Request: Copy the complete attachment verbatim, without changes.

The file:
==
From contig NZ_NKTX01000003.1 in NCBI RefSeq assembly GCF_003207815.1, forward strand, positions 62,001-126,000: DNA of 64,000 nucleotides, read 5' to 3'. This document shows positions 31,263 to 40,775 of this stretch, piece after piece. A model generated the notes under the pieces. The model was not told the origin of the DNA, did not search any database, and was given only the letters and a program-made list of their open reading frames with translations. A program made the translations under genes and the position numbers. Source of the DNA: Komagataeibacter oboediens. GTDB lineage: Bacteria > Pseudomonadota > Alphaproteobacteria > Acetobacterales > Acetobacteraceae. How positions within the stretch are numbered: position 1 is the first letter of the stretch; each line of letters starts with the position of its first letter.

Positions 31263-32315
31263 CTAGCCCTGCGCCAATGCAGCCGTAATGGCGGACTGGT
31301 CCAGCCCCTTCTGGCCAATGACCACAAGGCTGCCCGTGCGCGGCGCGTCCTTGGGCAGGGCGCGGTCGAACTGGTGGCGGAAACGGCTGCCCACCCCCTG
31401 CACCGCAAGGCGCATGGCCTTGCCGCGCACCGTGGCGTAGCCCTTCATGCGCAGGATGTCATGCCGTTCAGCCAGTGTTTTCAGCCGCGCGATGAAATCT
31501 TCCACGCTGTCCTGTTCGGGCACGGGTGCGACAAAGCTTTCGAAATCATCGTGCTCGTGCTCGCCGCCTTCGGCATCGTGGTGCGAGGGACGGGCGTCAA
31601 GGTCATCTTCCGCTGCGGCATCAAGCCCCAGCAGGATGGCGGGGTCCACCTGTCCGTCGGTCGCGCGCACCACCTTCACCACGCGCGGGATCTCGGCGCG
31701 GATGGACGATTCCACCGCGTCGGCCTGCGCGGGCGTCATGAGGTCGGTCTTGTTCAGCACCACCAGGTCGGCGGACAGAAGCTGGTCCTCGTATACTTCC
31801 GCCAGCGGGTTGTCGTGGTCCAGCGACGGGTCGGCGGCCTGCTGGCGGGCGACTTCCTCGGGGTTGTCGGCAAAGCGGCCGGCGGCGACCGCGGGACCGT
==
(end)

From contig NZ_NKTX01000003.1 in NCBI RefSeq assembly GCF_003207815.1, forward strand, positions 62,001-126,000: DNA of 64,000 nucleotides, read 5' to 3'. This document shows positions 31,263 to 40,775 of this stretch, piece after piece. A model generated the notes under the pieces. The model was not told the origin of the DNA, did not search any database, and was given only the letters and a program-made list of their open reading frames with translations. A program made the translations under genes and the position numbers. Source of the DNA: Komagataeibacter oboediens. GTDB lineage: Bacteria > Pseudomonadota > Alphaproteobacteria > Acetobacterales > Acetobacteraceae. How positions within the stretch are numbered: position 1 is the first letter of the stretch; each line of letters starts with the position of its first letter.

Positions 31263-32315
31263 CTAGCCCTGCGCCAATGCAGCCGTAATGGCGGACTGGT
31301 CCAGCCCCTTCTGGCCAATGACCACAAGGCTGCCCGTGCGCGGCGCGTCCTTGGGCAGGGCGCGGTCGAACTGGTGGCGGAAACGGCTGCCCACCCCCTG
31401 CACCGCAAGGCGCATGGCCTTGCCGCGCACCGTGGCGTAGCCCTTCATGCGCAGGATGTCATGCCGTTCAGCCAGTGTTTTCAGCCGCGCGATGAAATCT
31501 TCCACGCTGTCCTGTTCGGGCACGGGTGCGACAAAGCTTTCGAAATCATCGTGCTCGTGCTCGCCGCCTTCGGCATCGTGGTGCGAGGGACGGGCGTCAA
31601 GGTCATCTTCCGCTGCGGCATCAAGCCCCAGCAGGATGGCGGGGTCCACCTGTCCGTCGGTCGCGCGCACCACCTTCACCACGCGCGGGATCTCGGCGCG
31701 GATGGACGATTCCACCGCGTCGGCCTGCGCGGGCGTCATGAGGTCGGTCTTGTTCAGCACCACCAGGTCGGCGGACAGAAGCTGGTCCTCGTATACTTCC
31801 GCCAGCGGGTTGTCGTGGTCCAGCGACGGGTCGGCGGCCTGCTGGCGGGCGACTTCCTCGGGGTTGTCGGCAAAGCGGCCGGCGGCGACCGCGGGACCGT